The men have something broken that they want fixed. The women, on the other hand, have something fixed that they want broken. They want their fertility destroyed. The men want a medicine. The women want a drug that does nothing at all to promote wellness and has many harmful effects. Women who would not consider polluting the environment are willing to pollute the “ecosystem” of their own bodies in such as fashion that every cell of every organ is affected. With good reason Dr. Herbert Ratner has called birth control pills “chemical warfare against women.” Obviously he has a different perspective than the women clamoring for The Pill. Why? Read the rest of this entry »

June 20th, 2008


Today is the first day of summer and a beautiful day in the neighborhood. Red and white roses in full bloom – my fig tree has not only survived the winter but is growing apace – a wee brown bunny apparently lives in my yard and has eaten my parsley to the ground twice so far.

It seems I’ve been given a second chance when it comes to baby birds. My spring trauma was that there was a nest in the rose bush with three baby robins in it and nurturing parent birds going back and forth. Then, all of a sudden, an empty nest! And not a clue as to what happened to them. But now, in the hanging verbena that Dan gave me for Mother’s Day, there is a wee nest containing five little white eggs. The verbena blooms profusely with red and pink flowers but needs to be watered daily or it dries out. Imagine my surprise when I climbed up on the porch rail to water the verbena and a slender brown bird flew out of the plant.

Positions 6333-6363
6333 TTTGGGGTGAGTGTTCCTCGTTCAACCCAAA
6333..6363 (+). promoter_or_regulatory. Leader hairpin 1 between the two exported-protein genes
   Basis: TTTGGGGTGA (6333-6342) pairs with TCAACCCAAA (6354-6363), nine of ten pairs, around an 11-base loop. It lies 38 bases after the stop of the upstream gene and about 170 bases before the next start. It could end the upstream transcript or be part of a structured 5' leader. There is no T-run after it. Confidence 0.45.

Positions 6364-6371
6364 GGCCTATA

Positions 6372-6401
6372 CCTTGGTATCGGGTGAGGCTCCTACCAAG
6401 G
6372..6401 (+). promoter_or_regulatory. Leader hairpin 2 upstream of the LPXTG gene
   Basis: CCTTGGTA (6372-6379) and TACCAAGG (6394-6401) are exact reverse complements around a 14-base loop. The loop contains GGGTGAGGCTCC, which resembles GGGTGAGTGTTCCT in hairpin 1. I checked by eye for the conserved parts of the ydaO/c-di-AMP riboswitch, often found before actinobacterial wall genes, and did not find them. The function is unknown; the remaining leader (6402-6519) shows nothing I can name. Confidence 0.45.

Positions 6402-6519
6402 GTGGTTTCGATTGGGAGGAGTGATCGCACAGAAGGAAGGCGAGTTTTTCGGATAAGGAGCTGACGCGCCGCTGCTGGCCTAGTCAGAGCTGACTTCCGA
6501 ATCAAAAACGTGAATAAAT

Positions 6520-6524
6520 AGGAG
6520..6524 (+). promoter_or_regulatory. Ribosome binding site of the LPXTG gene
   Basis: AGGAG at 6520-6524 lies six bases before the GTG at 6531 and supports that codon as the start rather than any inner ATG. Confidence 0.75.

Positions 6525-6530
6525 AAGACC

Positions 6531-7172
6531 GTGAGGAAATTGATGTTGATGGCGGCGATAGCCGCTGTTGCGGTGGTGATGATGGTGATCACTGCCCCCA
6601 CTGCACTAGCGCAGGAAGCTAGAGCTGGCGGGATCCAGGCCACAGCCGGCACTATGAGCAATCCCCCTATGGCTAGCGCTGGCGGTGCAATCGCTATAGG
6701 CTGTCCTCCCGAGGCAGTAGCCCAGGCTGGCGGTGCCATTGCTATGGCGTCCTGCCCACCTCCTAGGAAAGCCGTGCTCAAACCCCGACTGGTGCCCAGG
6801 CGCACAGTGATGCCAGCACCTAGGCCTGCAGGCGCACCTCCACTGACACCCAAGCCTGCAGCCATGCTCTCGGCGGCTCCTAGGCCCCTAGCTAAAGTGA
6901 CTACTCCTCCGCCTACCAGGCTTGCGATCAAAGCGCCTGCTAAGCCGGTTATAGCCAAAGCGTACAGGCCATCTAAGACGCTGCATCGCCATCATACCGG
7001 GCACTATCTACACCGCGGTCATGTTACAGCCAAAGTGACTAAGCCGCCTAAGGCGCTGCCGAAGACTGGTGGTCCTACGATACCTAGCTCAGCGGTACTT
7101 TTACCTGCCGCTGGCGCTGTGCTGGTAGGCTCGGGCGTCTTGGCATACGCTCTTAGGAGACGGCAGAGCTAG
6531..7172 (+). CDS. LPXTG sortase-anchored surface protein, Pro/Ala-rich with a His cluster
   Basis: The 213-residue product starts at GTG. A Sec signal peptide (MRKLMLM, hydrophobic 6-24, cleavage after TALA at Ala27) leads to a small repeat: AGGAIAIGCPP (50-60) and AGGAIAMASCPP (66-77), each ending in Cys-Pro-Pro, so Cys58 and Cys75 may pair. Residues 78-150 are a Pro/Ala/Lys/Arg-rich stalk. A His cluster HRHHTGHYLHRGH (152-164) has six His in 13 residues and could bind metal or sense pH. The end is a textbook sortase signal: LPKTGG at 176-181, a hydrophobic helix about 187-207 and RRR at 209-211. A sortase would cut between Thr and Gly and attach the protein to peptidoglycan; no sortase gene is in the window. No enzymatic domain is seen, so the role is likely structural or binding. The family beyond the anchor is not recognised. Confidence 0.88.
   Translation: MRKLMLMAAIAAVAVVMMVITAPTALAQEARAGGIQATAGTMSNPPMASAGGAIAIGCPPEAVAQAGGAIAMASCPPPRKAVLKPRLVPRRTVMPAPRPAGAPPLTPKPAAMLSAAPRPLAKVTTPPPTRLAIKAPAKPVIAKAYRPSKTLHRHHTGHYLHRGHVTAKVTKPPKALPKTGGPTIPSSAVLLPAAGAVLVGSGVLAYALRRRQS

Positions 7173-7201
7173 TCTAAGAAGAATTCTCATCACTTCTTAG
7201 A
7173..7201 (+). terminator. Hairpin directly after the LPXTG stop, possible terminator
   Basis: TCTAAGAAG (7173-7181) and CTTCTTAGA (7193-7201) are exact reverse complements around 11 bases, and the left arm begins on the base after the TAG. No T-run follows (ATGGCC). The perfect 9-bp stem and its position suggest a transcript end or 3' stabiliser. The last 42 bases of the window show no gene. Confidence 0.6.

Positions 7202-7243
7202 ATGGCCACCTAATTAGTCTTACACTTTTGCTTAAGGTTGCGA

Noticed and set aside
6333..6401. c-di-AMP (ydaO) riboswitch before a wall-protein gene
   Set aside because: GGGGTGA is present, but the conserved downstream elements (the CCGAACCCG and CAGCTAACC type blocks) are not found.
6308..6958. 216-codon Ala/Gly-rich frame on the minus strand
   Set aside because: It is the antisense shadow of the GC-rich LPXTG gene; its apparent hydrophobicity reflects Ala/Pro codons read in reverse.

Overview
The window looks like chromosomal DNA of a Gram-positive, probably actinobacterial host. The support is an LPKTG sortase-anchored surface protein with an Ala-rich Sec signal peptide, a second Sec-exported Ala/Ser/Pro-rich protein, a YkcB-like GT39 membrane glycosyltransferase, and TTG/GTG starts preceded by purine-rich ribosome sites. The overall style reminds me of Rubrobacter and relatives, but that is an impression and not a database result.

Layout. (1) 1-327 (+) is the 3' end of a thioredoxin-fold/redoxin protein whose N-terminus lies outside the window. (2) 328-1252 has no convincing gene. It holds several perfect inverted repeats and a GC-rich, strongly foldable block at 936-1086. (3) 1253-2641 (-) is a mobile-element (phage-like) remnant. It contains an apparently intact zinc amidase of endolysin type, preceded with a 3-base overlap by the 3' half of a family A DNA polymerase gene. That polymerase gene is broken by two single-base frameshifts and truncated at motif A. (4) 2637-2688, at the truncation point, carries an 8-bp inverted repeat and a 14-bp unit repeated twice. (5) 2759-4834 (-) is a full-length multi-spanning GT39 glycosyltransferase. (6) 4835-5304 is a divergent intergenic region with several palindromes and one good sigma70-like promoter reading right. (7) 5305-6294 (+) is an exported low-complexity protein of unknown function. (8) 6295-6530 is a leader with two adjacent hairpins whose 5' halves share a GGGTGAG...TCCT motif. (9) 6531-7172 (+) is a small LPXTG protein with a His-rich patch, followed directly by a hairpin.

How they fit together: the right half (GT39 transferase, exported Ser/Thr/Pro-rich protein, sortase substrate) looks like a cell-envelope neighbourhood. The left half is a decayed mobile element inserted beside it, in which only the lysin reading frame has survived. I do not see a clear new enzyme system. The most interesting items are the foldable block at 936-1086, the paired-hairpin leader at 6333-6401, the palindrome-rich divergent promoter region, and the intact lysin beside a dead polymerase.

I guess it’s a sparrow, but I read that sparrow eggs are speckled and I see no spots–-and the eggs seem to me to have a tinge of blue. Anyhow, in spite of daily watering the momma bird keeps coming back and this time around I have hopes of seeing the entire birdie cycle completed. Read the rest of this entry »

June 18th, 2008


Just as this blog began because I wanted to publish a tribute to a dear, deceased friend, Dr. Herbert Ratner, so this post is happening because my daughter, Terry, has asked for some information about her now-deceased relatives. What could be more natural than to begin with my mother who died 18 years ago at the age of 95. The following is what I e-mailed to her yesterday, a thumbnail sketch of Agnes Hodson’s life: